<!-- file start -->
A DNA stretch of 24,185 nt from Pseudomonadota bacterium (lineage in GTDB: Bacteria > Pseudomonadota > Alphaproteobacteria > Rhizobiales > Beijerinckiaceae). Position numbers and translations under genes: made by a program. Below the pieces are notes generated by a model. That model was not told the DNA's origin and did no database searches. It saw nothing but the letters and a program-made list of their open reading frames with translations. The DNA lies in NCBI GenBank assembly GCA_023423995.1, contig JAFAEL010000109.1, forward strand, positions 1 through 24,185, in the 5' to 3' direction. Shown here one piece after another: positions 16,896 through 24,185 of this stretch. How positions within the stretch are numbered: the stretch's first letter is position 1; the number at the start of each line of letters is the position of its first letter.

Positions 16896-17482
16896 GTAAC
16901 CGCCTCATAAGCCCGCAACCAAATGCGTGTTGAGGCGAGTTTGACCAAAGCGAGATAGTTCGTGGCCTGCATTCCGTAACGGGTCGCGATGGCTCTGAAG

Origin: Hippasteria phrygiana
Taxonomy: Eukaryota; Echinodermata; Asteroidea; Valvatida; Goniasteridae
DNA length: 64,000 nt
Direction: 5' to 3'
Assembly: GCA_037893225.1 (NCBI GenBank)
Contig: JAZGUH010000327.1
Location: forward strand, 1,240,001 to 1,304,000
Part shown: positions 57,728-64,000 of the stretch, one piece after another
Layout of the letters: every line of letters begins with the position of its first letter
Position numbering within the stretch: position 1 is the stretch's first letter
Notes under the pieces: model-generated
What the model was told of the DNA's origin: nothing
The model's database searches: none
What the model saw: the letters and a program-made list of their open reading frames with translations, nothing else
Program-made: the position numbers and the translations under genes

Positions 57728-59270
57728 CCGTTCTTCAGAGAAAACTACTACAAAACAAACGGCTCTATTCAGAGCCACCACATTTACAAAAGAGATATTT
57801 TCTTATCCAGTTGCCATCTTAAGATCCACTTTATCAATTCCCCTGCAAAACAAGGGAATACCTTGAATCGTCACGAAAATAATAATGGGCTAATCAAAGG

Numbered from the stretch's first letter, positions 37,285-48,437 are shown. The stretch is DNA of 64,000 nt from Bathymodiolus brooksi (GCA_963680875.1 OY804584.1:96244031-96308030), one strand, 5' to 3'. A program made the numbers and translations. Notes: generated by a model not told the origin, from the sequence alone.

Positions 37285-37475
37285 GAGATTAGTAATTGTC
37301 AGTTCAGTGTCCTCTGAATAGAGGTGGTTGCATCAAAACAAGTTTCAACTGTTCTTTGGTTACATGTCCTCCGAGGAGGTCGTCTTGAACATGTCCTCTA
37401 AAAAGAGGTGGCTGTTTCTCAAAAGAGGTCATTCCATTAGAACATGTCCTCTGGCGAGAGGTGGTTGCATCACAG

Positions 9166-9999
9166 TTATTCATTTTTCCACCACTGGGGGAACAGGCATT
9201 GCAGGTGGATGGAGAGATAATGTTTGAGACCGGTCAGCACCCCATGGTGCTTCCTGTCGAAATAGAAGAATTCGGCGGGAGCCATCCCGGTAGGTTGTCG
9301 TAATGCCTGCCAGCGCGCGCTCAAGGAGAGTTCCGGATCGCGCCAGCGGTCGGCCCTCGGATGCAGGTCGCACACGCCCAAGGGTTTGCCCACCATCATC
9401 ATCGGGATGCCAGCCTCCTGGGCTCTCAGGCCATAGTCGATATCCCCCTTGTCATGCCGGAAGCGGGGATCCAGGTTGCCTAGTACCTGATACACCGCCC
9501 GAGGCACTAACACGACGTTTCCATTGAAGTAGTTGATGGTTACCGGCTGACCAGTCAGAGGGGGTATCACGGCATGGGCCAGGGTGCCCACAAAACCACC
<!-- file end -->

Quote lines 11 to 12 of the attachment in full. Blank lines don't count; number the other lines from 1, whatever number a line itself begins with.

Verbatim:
Location: forward strand, 1,240,001 to 1,304,000
Part shown: positions 57,728-64,000 of the stretch, one piece after another